10) Use the right needles. Thicker fabrics need thicker needles, so don’t use one needle for all your sewing needs.
Many of these tips are items you should assess on the machine before sewing a single stitch. With just a little time, these pre-project steps will be as easy as a simple glance, and you’ll be breezing away on your machine before you know it. The next step is to find the best sewing machine for beginners in order to greatly enhance your learning experience.
If you’re looking for an affordable sewing machine for beginners or entry-level sewers, then the Janome 2212 might be the one you are looking for. Despite the absence of fancy features and top-of-the-line technology found in more expensive models, it is built to last and makes sure the job gets done.
The Janome 2212 is very basic and lacks the digital found in today’s newer models. With its 12 built-in stitches, this sewing machine lets you get your job done well and even add a touch of creativity to it. Stitching becomes a simple task because of the dial pattern selection, as well as the stitch breadth and length adjustment features. If a sewer needs to be versatile in sewing different types of garments using different sewing types, here is when the drop feed and free are features come in. Working at a speed of 860 stitches per minute, this sewing machine guarantees a faster yet neater stitching experience. Thread winding becomes easy and convenient due to the machine’s push-pull bobbin winder. The built-in thread cutter and the snap-on presser feet allows for easier operation all in all.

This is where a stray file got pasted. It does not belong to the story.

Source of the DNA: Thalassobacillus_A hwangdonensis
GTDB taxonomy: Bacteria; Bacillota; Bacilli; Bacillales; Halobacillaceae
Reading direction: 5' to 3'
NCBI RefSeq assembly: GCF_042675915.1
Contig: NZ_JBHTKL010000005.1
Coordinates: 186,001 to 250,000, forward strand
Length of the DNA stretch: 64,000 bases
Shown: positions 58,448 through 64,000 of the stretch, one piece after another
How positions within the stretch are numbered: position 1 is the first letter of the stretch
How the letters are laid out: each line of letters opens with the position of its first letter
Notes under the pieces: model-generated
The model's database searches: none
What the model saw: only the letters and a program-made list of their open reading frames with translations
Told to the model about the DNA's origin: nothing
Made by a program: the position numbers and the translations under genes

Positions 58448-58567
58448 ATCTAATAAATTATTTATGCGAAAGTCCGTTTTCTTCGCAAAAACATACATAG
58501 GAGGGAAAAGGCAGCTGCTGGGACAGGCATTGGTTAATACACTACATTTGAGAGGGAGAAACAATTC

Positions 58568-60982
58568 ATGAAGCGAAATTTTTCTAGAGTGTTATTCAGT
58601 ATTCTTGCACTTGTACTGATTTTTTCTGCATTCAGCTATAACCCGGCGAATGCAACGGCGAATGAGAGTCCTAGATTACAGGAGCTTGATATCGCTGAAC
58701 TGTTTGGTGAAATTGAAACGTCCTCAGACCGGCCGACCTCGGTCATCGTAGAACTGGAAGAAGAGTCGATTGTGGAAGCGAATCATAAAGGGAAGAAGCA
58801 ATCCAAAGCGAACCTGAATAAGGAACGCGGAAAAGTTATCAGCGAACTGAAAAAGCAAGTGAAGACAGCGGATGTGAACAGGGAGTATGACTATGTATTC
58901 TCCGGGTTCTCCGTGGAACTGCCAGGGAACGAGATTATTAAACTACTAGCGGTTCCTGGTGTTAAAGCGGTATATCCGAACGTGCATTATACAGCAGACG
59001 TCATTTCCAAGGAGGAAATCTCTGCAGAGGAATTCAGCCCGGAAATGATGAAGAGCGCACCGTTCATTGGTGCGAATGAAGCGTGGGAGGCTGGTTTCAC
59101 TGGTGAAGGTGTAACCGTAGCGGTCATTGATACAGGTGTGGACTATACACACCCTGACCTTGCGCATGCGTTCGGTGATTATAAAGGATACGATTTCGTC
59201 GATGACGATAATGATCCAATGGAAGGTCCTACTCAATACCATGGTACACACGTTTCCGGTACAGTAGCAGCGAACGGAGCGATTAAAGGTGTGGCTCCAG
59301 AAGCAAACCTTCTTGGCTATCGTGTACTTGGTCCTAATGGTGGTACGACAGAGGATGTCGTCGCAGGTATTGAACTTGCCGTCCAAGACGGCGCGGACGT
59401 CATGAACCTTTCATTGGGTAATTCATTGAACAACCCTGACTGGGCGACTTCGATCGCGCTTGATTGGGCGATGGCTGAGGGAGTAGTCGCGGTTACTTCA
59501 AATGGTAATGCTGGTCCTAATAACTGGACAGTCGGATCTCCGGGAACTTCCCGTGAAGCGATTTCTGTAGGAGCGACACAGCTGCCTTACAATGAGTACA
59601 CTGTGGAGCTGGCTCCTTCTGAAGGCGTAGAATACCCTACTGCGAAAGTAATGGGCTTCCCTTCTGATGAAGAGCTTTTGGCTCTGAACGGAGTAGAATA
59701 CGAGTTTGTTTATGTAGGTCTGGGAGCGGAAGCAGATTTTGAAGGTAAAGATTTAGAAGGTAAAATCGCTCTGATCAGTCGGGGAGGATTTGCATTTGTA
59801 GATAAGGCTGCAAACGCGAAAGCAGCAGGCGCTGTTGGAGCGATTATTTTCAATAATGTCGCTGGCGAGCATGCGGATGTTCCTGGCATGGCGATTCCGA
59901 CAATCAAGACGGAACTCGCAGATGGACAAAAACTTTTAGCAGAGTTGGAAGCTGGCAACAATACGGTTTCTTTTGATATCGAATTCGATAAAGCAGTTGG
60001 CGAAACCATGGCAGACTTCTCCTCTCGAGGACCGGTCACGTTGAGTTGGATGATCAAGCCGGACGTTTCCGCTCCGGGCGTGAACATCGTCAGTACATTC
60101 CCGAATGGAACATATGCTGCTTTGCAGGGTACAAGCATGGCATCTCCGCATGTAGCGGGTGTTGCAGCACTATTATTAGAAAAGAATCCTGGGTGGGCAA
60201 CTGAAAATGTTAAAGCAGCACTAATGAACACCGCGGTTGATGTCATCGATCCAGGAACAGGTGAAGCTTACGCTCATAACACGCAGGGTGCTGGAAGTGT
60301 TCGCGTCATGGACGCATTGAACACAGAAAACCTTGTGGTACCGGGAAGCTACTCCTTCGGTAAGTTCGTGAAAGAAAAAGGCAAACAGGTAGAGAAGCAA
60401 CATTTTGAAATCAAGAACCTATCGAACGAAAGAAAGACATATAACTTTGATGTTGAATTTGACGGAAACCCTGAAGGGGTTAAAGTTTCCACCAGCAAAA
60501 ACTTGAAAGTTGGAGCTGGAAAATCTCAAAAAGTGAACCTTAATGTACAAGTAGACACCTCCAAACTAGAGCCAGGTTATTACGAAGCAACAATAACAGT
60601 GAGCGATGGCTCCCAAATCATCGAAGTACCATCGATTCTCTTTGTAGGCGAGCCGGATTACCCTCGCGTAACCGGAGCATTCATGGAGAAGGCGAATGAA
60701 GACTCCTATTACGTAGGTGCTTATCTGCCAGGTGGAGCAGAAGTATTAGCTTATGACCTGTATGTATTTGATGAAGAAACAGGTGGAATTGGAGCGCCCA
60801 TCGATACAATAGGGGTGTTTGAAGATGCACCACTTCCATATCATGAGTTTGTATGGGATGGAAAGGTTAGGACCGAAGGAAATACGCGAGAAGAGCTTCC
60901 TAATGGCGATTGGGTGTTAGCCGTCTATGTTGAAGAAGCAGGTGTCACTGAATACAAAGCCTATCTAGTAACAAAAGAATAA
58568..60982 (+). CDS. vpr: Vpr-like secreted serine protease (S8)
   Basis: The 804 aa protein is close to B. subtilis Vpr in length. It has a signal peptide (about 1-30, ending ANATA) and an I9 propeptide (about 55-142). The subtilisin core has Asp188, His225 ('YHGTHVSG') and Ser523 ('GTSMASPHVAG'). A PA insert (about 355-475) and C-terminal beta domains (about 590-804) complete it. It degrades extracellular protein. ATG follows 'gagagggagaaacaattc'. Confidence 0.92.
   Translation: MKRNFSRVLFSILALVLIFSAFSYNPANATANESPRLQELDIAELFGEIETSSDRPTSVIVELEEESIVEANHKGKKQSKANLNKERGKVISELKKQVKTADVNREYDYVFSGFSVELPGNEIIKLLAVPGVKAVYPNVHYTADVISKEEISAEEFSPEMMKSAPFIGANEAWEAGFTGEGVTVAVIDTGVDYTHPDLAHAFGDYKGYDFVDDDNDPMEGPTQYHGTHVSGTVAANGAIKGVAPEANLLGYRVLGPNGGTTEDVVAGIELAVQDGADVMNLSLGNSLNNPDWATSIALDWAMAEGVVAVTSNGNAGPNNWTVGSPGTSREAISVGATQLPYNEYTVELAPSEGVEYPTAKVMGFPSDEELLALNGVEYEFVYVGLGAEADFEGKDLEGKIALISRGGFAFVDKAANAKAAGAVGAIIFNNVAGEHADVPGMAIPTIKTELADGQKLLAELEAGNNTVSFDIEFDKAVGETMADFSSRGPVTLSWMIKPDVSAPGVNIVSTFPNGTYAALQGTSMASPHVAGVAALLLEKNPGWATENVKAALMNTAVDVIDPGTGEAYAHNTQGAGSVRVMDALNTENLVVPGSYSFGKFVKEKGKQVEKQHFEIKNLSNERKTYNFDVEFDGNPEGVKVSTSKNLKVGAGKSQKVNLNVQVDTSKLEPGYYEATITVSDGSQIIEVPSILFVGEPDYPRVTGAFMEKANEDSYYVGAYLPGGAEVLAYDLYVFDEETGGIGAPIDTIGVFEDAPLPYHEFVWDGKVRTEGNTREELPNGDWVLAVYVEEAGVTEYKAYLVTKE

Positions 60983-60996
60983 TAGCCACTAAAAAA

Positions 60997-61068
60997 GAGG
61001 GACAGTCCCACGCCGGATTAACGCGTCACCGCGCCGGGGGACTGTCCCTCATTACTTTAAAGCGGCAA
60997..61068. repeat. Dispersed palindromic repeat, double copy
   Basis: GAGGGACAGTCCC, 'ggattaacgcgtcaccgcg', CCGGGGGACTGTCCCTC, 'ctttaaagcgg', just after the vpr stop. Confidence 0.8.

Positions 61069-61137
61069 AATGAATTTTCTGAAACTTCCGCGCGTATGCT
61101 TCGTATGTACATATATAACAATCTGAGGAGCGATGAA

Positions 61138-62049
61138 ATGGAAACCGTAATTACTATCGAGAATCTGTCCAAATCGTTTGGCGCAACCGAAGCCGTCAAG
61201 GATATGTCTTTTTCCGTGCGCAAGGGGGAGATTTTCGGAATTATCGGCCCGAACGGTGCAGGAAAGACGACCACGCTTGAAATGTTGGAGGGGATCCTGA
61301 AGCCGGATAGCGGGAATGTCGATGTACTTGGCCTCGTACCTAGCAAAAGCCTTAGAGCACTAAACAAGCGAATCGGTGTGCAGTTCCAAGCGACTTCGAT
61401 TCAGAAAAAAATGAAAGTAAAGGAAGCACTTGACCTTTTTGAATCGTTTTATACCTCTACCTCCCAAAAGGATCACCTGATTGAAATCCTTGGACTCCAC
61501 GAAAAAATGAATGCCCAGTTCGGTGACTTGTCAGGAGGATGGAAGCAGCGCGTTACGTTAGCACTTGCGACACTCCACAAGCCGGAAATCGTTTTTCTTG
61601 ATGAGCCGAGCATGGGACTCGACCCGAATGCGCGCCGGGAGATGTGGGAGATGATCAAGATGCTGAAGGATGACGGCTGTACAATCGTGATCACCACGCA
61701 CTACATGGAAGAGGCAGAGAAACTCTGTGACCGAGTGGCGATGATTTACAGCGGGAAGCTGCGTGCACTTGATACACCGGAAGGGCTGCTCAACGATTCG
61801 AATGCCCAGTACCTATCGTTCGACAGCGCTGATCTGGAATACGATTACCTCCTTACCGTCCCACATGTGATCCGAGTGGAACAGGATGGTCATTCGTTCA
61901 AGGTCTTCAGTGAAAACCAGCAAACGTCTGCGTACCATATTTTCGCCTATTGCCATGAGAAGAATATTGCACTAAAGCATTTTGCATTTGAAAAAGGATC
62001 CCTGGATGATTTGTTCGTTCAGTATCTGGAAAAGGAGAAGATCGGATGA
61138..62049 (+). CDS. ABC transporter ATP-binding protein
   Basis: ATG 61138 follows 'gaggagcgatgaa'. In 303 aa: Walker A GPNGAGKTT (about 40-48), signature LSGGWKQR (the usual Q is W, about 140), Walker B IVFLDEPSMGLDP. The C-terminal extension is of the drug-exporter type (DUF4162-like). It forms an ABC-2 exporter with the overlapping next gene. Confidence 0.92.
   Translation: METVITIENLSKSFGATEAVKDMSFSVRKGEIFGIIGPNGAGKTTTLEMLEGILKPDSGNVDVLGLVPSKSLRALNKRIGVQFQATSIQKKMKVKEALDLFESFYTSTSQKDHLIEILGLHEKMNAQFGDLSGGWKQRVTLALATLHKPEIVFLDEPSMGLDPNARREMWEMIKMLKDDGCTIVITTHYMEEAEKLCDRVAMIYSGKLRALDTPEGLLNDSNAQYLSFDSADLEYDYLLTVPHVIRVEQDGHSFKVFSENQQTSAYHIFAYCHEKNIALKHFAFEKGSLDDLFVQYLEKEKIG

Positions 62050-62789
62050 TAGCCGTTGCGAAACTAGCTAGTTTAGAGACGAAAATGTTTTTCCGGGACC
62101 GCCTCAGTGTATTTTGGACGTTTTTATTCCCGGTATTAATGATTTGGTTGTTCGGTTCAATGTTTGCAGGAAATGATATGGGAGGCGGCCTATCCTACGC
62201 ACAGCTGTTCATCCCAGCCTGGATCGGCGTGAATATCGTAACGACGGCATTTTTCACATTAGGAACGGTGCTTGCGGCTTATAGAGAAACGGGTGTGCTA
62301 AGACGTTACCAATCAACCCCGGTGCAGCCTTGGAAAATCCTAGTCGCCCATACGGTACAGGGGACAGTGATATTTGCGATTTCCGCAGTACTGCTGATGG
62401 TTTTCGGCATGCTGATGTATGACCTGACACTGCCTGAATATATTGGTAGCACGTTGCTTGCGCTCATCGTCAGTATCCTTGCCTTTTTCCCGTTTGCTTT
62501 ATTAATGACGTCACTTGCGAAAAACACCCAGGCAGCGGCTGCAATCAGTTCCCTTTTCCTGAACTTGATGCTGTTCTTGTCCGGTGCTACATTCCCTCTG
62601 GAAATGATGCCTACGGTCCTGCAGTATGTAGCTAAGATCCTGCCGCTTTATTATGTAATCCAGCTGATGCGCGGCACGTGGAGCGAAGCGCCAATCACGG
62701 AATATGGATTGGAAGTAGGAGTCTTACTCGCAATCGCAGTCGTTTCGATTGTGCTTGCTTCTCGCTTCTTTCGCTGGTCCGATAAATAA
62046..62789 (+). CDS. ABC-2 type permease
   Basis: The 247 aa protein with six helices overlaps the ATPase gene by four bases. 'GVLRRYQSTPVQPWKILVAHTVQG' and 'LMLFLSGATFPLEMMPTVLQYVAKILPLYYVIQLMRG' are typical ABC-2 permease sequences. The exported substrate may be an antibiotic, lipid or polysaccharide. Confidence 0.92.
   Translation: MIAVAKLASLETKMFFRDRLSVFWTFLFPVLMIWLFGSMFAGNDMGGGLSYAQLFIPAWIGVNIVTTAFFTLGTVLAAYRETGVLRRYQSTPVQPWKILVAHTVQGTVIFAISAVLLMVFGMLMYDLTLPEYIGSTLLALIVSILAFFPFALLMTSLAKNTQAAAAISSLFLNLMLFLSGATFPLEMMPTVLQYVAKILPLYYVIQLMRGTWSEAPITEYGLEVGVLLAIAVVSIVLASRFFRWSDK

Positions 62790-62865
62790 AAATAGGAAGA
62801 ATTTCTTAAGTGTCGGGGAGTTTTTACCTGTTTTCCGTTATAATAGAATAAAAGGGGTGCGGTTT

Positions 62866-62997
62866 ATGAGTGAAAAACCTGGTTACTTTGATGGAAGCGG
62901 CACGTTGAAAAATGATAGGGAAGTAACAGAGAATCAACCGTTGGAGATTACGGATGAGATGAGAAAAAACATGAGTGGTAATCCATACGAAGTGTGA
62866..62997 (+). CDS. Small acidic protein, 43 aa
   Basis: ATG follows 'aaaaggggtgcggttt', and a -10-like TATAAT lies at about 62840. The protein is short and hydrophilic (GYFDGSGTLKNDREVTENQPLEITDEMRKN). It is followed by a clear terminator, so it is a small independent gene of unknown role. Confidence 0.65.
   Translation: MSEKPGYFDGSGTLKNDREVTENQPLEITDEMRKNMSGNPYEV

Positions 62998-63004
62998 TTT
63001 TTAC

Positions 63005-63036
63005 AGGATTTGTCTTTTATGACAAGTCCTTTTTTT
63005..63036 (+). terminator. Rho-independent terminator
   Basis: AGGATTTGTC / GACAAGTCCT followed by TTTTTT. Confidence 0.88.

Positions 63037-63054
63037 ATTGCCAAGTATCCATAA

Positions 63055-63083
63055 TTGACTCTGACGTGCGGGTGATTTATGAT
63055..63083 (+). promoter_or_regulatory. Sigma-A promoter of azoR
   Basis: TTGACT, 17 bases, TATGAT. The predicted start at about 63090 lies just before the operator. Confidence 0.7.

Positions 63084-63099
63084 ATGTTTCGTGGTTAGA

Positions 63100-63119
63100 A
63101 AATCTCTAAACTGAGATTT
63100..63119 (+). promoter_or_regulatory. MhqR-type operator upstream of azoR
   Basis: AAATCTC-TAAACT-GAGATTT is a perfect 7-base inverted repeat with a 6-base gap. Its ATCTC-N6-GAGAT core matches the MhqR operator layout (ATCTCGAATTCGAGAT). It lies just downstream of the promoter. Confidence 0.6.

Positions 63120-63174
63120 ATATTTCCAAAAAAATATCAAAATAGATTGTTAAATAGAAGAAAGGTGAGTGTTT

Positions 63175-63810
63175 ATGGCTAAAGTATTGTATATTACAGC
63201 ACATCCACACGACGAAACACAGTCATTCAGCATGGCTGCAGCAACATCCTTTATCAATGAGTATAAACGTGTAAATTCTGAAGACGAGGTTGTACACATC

The following are all the features of the Janome 2212:
- 12 built-in stitches
- 860 stitches per minute sewing speed
- Built-in thread cutter
- Four step buttonhole maker
- Free arm sewing
- Front loading bobbin
- Manual tension control
- Snap-on presser feet
- Turn dial stitch selection
- An inexpensive machine – the Janome 2212 is probably the most affordable entry-level sewing machine you can find in the market
- Easy to use – beginners are not going to have any problems using this machine as it is not at all complicated to use
- 12 built-in stitches – this feature offers variety and creativity for sewing projects
- Since it is mechanical, it doesn’t spawn much issues like those of electronic sewing machines
- For people who love fancy and modern features, this machine is not advisable since it only sports basic features
- The stretch stitching feature is non-customizable
The Janome 2212 Sewing Machine is a great machine, with lots of positive reviews. It is a great machine to use by beginners, intermediate sewers, and even by advanced sewers who want to have a lighter and portable machine to work on. With such an affordable price as sold in low price, the Janome 2212 is a great option for sewers looking for a basic, lightweight machine.
The Janome 2212 gets a 5-star rating. Click below to see all the features of this very affordable, entry-level sewing machine.